In most cases, he said, the jobs were design-bid-build, as public projects usually are, in three cases, a GCCM, or General Contractor Construction Management, process was utilized – the new combined Marshall Elementary School / McLoughlin Middle School; an addition to Columbia River High School; and VITA, Vancouver Innovation, Technology and Arts Elementary School, to be located downtown. Marshall/Mac and Columbia River are being built on active school sites. VITA is a brand-new elementary school in a premier location adjacent to the Vancouver Community Library.
The magic of Rick Magistrale
Three projects in the Evergreen schedule are also GCCM. Pence Construction’s Rick Magistrale is the superintendent on site at Sifton Elementary, the oldest school in the EPS district. Pence was brought on early in the process because of the active school on site, and was pleased to work closely with LSW Architects on the “constructability” of the project, particularly on the building envelope, which is crucial to the life and health of any building.
Because there are so many architects and contractors working on EPS’s bond projects, they have to collaborate and cooperate to imbue a similar spirit from school to school. Recently, Magistrale visited Henrietta Lacks Health and Bioscience High School to study a polished concrete floor Skanska completed there, and took it on as his personal challenge of excellence, he said, pointing to the middle of the active construction site, seeing the future floor in his mind.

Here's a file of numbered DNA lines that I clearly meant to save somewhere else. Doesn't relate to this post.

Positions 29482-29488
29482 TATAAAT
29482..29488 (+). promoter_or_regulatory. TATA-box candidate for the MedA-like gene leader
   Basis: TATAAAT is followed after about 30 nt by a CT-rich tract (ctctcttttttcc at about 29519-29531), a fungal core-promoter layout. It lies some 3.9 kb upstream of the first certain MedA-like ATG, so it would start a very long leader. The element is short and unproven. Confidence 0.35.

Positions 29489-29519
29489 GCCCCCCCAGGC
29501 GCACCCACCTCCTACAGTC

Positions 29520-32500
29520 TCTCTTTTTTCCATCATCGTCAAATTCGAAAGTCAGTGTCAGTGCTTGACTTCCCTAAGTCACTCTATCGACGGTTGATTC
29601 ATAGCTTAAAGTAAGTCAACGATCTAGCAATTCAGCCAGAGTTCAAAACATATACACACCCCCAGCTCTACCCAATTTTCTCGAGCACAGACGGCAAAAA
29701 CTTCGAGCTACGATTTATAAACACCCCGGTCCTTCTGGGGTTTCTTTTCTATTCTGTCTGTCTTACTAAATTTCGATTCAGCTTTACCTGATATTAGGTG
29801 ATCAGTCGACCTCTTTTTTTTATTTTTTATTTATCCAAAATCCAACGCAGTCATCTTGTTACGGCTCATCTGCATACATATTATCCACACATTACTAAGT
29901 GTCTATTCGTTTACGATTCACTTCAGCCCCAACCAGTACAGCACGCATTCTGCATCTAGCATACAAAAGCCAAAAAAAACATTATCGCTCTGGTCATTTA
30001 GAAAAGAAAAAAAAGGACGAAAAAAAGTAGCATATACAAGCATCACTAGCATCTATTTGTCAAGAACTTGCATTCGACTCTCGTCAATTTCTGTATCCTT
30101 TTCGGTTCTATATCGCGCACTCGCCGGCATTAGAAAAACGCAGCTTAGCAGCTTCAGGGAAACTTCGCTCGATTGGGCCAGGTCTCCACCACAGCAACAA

Magistrale is a 32-year-construction veteran, a self-proclaimed “project chaser,” whose grandfather was a civil engineer. He lives and owns property in the EPS district, and his daughter will soon be teaching in one of its schools. He quite literally takes each project personally. When he began the Sifton replacement, Magistrale had a long ponytail. He cut it off, and, so the story goes, he won’t cut his hair again until the project is complete.
“This project means the most to me because I have a sense of ownership here,” he said.
The Catholic Italian father of four is also thrilled to be working near kids on site, and has brought several of them under his wing, including a blind student, who he brings onto the site to hear, touch and smell things, and of course to climb in the occasional big truck.
“I can tell which ones have a real interest,” he said. He orchestrated a ceremonial groundbreaking with dozens of community members and 400 kids. “I’ll never forget it.”
Building for future-ready graduates
Threads through the Evergreen projects include updated security measures, such as fewer access doors and more secure reception areas, coupled with updates such as open spaces, more natural light and increased access to technology. Spolar said much of the early conversation and research went into crime prevention through environmental design.
Not surprisingly, similar themes pervaded VPS’s designs, with a harkening back to the enclosed courtyards of mid-century schools so the students can have access to outdoor space with the added security of actually being indoors. Horenstein noted the pervasiveness of spaces meant for “problem-based learning” as well as an emphasis on arts, dance and music. He said at the heart of their design process was building schools for “future-ready graduates” who will need “critical skill sets in a changing workplace.”
In the end, really, it’s all about the kids.